Highlander was again released in 2002 in two editions: a special "Immortal Edition" with several extra features (including several Queen music videos and a bonus CD containing three Queen songs from the film) and a standard edition, both of which contain the International uncut version with remastered video and DTS ES sound.[34] On the June 17, 2009 French distributor StudioCanal issued the film on Blu-ray[35] with identical releases following in Germany,[36] UK,[37] Holland, Australia and Japan.[38] The U.S. director's cut is currently available on DVD and Blu-ray in North America from Lionsgate under license from the film's current owner, StudioCanal, while television rights currently stand with The Walt Disney Company, parent company of theatrical distributor 20th Century Fox.



A novelization of the film was written by Garry Kilworth under the pen name "Garry Douglas". It expanded more on the movie by telling how the Kurgan met his first death and describing his training with an Arabian Immortal known as "The Bedouin", whom he eventually kills. The novel also reveals how the Kurgan gets his customized broadsword and his battle with an Immortal Mongol before meeting MacLeod in 1536. The novel also introduces an alternate scene, showing Connor and Kastagir, meeting in the Subway before meeting at the Bridge. Connor and Kastagir's relationship is portrayed differently than it is in the film. In the novel, despite both being Immortals, they are passive friends who can talk about anything without fighting. The novel also reveals how Heather came to find out about Connor's immortality from Ramírez. The ending of the book is also expanded by revealing that Connor went back to his antique shop to say his final goodbye to Rachel before leaving for Scotland. Once he and Brenda arrive in Scotland, they tour for two months and then open an antique shop in Camden Alley. On one occasion, he returns to the Scottish Uplands alone and stares at the remnants of his home with Heather. There is no croft there but he finds a few stones from the fallen tor and locates the burial place of Ramírez and Heather. He finds two timbers and fashions a crude cross, telling Heather that she would like Brenda because "she is much like you".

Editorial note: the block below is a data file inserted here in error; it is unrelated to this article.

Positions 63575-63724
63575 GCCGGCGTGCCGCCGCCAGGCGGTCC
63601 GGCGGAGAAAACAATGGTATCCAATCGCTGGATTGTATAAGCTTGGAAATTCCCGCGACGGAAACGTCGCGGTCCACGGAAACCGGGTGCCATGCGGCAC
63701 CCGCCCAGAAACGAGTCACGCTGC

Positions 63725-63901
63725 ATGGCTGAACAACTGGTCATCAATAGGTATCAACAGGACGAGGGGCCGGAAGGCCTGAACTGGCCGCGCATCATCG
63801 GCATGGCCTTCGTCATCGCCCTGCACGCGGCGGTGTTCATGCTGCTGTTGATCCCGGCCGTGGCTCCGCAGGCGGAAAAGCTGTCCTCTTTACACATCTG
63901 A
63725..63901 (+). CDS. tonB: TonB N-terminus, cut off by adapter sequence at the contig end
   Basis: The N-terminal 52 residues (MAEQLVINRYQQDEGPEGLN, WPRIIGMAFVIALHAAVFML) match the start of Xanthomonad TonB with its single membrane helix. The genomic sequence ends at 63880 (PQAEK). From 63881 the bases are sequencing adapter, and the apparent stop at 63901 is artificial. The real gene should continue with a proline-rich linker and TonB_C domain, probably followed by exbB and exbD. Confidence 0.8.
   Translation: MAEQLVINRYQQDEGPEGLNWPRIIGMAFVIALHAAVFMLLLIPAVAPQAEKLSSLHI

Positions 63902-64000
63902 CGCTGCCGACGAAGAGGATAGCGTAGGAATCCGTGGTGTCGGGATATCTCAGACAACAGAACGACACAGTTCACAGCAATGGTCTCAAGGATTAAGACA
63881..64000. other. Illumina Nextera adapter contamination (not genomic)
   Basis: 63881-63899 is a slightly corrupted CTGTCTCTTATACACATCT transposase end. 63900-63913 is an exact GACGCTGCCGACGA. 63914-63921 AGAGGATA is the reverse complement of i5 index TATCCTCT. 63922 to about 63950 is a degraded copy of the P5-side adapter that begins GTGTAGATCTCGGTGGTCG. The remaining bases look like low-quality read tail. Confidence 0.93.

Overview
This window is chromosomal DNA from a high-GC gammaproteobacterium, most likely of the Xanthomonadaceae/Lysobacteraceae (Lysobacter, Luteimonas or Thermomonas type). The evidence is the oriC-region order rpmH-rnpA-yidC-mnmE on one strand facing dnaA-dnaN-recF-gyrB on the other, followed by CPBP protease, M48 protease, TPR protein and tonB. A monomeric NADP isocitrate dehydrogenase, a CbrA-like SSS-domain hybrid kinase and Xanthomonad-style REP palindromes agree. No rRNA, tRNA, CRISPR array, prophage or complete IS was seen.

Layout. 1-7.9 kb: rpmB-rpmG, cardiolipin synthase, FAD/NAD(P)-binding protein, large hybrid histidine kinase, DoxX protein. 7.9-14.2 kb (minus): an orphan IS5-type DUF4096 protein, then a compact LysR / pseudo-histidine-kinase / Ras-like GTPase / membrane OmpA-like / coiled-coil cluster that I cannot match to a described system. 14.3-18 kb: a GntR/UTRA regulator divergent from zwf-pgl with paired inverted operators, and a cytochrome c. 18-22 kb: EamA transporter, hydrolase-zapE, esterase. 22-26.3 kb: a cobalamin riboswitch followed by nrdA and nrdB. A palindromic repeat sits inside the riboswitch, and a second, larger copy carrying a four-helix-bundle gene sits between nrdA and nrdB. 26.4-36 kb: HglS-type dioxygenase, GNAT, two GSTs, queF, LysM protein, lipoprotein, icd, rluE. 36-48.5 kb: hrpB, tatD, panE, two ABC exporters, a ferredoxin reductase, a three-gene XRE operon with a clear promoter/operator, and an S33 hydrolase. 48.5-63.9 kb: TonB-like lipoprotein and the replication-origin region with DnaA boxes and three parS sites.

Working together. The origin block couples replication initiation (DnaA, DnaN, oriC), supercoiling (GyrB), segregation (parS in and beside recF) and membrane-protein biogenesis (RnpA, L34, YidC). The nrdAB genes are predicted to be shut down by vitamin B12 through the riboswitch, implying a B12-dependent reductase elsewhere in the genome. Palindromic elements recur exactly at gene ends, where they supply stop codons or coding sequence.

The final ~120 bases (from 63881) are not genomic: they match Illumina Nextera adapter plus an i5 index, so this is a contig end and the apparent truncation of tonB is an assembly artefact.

Sequels and planned or possible remake[edit]

The film was followed by five sequels including Highlander II: The Quickening (1991), Highlander III: The Sorcerer (1994), Highlander: Endgame (2000), the anime Highlander: The Search for Vengeance (2007) and Highlander: The Source (2007). Apart from The Search for Vengeance, all the sequels received very negative reviews, with the first one considered among the worst films ever made.[39]

In March 2008, Summit Entertainment announced that it had bought the film rights to Highlander and was remaking the original film under the title Highlander: The Reckoning.[40][41][42] As of May 2020, the filming for the remake has not yet begun.[43]


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  2. ^ a b Andrew Yule, Hollywood a Go-Go: The True Story of the Cannon Film Empire, Sphere Books, 1987 p138
  3. ^ a b "Highlander". The Numbers. Retrieved April 16, 2015.
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  31. ^ Ryan, Desmond (August 26, 1991). "Och, laddie, Highlander won't die". The Toronto Star. p. D2. ISSN 0319-0781.
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External links[edit]